Help with writing about the John Locke Essay Concerning Human Understanding

In the introduction of a piece of writing about a literary work, you should include the following information: -

In this particular piece of writing, you should say who John Locke was and why his work is still important enough to be studied.

You need to state which edition of the book (as well as the publisher) you are using so that readers can find the page numbers you have mentioned.

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John Locke (1632 – 1704) is one of the most important figures of the Enlightenment. He was a Fellow of the Royal Society, a much-coveted position. He was a philosopher as well as a physician and is known as the father of liberalism. Another of his claims to fame is that he was an inspirer of the American Constitution. As far as his politics went, he believed in a social contract between people and understood the importance of tolerance.

Many of his beliefs were accepted after the Glorious, or Bloodless Revolution in England in 1688. This revolution caused King James II of England to be overthrown. He was succeeded by Mary, his daughter and her husband, King William III of the Netherlands. It was James II who insisted on his Divine Right to be King.

Locke was clearly intelligent, and his father sent him to be educated at Westminster School in London, far away from his home in Pensford, which is near Bristol. He learned the Classics, Latin and ancient Greek, Arabic, Hebrew as well as mathematics and geography.

In 1693 he published one of his most important works, Some Thoughts Concerning Education. He argued that private education for boys was very important, but he certainly had reservations about corporal punishment which he was probably subjected to at Westminster School.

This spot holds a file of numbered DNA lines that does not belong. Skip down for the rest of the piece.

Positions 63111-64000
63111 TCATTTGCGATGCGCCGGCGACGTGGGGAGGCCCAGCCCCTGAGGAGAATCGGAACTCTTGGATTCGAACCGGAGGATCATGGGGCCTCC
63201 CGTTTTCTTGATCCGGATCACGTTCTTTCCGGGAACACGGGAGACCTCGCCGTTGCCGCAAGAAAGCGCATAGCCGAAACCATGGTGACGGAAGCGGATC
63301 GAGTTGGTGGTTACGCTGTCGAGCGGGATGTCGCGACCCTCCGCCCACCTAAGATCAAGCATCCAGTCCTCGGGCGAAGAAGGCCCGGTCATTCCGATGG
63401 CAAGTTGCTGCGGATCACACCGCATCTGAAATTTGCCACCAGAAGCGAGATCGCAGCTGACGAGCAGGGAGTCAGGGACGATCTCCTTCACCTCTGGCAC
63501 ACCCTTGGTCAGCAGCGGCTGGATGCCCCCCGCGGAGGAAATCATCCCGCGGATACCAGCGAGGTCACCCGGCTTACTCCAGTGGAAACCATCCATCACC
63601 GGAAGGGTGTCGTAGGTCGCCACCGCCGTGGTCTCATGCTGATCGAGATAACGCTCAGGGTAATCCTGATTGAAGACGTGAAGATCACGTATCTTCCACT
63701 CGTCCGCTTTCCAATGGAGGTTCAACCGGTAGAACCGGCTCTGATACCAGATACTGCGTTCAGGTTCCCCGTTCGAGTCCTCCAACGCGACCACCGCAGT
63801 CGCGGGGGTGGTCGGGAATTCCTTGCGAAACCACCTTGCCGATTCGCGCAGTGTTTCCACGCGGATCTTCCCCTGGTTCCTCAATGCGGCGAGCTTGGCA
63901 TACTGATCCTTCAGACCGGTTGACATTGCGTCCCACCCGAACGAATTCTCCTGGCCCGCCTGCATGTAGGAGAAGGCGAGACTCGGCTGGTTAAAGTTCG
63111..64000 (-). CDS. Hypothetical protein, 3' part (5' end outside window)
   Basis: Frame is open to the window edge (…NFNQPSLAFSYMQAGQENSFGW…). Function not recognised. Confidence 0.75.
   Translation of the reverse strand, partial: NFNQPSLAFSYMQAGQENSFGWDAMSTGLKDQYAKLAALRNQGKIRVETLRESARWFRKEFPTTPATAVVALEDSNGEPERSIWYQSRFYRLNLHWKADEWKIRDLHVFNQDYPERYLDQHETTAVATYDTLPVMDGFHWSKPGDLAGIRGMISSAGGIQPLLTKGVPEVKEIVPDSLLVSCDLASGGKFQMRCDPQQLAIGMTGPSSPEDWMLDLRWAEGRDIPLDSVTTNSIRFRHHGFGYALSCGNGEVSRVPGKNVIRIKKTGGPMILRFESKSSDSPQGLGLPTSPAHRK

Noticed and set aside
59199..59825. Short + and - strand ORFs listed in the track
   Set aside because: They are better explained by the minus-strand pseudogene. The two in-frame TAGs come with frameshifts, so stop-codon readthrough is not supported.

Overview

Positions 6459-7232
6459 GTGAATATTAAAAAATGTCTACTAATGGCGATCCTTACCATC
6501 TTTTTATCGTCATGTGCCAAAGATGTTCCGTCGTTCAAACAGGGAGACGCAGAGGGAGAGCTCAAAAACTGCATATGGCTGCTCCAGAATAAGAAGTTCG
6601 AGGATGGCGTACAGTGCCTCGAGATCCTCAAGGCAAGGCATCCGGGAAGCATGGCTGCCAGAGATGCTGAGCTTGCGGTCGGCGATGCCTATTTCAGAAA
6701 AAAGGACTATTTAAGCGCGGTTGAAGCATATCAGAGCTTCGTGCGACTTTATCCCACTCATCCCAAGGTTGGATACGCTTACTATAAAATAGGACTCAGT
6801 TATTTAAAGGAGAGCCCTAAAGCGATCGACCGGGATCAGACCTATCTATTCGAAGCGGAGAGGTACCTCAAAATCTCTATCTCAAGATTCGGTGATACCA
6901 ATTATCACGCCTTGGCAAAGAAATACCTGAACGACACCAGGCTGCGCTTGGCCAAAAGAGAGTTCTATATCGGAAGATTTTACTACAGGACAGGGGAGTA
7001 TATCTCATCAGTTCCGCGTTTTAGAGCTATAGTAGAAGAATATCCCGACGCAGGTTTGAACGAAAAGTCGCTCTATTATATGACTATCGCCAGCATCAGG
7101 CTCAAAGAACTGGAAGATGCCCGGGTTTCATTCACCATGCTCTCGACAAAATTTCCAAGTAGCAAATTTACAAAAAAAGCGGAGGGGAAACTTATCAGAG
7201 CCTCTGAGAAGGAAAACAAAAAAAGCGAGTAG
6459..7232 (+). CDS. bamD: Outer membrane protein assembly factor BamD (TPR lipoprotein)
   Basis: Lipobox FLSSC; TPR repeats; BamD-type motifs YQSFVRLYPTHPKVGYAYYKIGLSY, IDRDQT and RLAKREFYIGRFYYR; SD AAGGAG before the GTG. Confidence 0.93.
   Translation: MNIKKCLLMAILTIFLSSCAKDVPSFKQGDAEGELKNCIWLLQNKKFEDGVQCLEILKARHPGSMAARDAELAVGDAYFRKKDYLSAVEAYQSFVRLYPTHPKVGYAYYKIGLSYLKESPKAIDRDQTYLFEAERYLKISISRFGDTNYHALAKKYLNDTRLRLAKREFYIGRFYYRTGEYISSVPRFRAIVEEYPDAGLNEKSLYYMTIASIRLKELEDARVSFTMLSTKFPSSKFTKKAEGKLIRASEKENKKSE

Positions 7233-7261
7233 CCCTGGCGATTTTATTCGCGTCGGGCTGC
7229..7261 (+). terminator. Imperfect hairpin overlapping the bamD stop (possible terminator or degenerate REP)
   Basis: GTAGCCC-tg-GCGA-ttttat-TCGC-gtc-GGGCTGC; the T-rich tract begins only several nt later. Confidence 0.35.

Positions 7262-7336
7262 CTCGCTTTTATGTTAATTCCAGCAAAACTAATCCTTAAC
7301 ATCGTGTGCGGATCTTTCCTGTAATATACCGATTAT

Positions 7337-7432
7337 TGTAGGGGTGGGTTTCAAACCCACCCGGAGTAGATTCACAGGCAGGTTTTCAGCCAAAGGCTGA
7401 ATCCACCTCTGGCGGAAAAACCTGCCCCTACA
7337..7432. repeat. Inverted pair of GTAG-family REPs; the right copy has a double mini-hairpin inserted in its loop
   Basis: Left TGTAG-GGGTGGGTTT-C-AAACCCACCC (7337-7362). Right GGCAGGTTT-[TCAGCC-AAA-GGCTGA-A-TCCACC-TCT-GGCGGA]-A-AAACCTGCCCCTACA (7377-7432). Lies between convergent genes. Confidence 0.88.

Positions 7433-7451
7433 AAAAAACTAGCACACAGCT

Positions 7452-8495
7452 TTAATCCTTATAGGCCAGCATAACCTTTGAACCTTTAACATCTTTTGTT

In 1652, Locke went up to Oxford and studied at Christ Church college. Oliver Cromwell, was the vice-chancellor of that college, so the former Royalist bastion that had been Christ Church had changed its allegiances. At the time he was at university, teachings were based on the philosophy of the ancient Greek, Aristotle. However, Locke was clearly possessed of an enquiring mind, so although the works of Francis Bacon (1661–1626), and the French philosopher, René Descartes (1596–1650) were not part of the university’s syllabus, Locke studied them independently.

Locke believed in a natural, moral law called the law of nature. This is the law that dictates what is right and wrong. He believed that being able to distinguish between right and wrong is not innate but rather comes from experience.

John Locke and the influences of Shaftesbury

The man who was later to become Lord Shaftesbury (the first earl of Shaftesbury) was a great influence on Locke and his thinking. At the time the man who was to become the first earl of Shaftesbury held the title Lord Anthony Ashley Cooper. This influential man was extremely so impressed by Locke that he invited Locke to join his household as an aide and his personal physician. However, at that time, John Locke did not have a qualification at degree level, in medicine.

Ashley believed in: -

  • a constitutional monarchy
  • civil liberty
  • the inheritance of property
  • religious tolerance
  • Parliamentary rule and
  • the economic expansion of the state (England)

Beginnings of the John Locke Essay Concerning Human Understanding